BEIJING (Reuters) - China’s economy is now more sustainable and domestic consumption is steadily rising, Chinese Central Bank Vice Governor Yi Gang told a G20 meeting of finance officials earlier this week.
Yi’s remarks came after China posted its slowest economic growth in 24 years in 2014, with a cooling housing market, slowing investment and recent underwhelming exports expected to weigh further on domestic demand this year.
To stoke growth and bank lending, China’s central bank last week reduced the amount of cash that banks have to hold as reserves for the first time in over two years. That was after it had unexpected cut interest rates in November.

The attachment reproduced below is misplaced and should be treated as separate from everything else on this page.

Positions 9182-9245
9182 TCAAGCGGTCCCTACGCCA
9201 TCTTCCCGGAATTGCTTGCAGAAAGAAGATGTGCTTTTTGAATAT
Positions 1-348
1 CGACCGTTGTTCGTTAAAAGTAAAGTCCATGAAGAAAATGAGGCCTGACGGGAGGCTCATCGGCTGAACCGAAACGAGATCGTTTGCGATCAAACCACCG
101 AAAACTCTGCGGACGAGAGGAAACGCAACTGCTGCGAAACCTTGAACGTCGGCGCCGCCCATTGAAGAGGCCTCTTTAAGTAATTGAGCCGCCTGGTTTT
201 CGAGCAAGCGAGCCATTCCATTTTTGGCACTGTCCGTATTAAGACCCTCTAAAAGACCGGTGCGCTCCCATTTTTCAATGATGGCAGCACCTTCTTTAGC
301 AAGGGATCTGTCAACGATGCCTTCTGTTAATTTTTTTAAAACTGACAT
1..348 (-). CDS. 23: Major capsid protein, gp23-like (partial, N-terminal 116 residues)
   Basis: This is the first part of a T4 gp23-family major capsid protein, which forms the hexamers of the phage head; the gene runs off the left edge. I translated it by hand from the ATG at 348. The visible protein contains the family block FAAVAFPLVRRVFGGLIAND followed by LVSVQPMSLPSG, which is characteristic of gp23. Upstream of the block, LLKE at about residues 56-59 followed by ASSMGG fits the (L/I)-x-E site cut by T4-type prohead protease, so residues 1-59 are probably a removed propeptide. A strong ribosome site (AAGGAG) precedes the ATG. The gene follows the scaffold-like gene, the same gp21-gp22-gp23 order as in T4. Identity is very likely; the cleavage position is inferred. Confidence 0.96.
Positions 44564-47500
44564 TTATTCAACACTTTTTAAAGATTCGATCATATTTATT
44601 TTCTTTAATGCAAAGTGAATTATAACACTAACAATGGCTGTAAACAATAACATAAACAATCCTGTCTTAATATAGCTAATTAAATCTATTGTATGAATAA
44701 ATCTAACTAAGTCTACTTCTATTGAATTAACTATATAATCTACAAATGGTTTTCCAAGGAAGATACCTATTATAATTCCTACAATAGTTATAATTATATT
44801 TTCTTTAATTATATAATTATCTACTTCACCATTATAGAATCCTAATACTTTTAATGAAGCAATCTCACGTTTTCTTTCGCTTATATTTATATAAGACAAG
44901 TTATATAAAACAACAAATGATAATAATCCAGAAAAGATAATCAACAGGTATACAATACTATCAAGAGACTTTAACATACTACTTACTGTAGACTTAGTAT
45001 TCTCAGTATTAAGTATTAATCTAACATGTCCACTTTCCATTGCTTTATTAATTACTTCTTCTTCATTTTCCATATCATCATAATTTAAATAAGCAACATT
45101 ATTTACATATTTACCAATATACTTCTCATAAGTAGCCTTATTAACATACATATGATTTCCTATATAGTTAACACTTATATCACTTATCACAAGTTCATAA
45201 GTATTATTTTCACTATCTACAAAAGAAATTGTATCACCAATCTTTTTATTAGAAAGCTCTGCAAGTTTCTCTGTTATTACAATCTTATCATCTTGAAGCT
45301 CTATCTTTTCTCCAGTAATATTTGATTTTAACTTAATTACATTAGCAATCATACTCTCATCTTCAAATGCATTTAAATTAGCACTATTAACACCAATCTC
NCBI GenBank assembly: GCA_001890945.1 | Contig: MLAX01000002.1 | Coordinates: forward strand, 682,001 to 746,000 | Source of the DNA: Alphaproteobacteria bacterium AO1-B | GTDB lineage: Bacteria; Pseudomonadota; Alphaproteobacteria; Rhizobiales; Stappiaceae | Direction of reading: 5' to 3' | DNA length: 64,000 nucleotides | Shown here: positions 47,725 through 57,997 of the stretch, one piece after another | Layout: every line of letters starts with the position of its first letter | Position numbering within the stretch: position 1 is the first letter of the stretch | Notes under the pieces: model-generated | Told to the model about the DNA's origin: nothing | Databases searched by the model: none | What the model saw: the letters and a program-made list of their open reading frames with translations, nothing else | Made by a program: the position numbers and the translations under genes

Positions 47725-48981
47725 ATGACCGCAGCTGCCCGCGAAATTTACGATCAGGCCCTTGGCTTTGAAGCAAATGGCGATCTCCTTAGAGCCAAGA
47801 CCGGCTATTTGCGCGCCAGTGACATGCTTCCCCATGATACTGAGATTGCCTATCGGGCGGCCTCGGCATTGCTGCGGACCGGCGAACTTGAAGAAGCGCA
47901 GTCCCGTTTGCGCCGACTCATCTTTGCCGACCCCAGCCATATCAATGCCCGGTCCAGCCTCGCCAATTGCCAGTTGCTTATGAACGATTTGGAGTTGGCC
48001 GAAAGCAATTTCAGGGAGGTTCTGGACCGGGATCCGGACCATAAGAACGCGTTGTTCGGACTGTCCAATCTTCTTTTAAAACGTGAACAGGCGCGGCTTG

Finance officials from the Group of 20 leading economies sketched an uncertain outlook for global growth on Tuesday and vowed to use monetary and fiscal policy if needed to stem any risk of stagnation.
Yi also was quoted on the central bank’s website on Wednesday as saying that the central bank was closely monitoring China’s property market and shadow banking sector, and increasing the transparency of the nation’s local government debt.
China’s shadow banking business, which includes investment trusts and bill acceptances, ballooned to 45 trillion yuan ($7.21 trillion) at the end of 2014, according to estimates by ratings agency Moody’s Investors Service.
That amounted to 71 percent of China’s economy, compared to 66 percent at the end of 2013, Moody’s said.
Reporting by Koh Gui Qing; Editing by Kim Coghill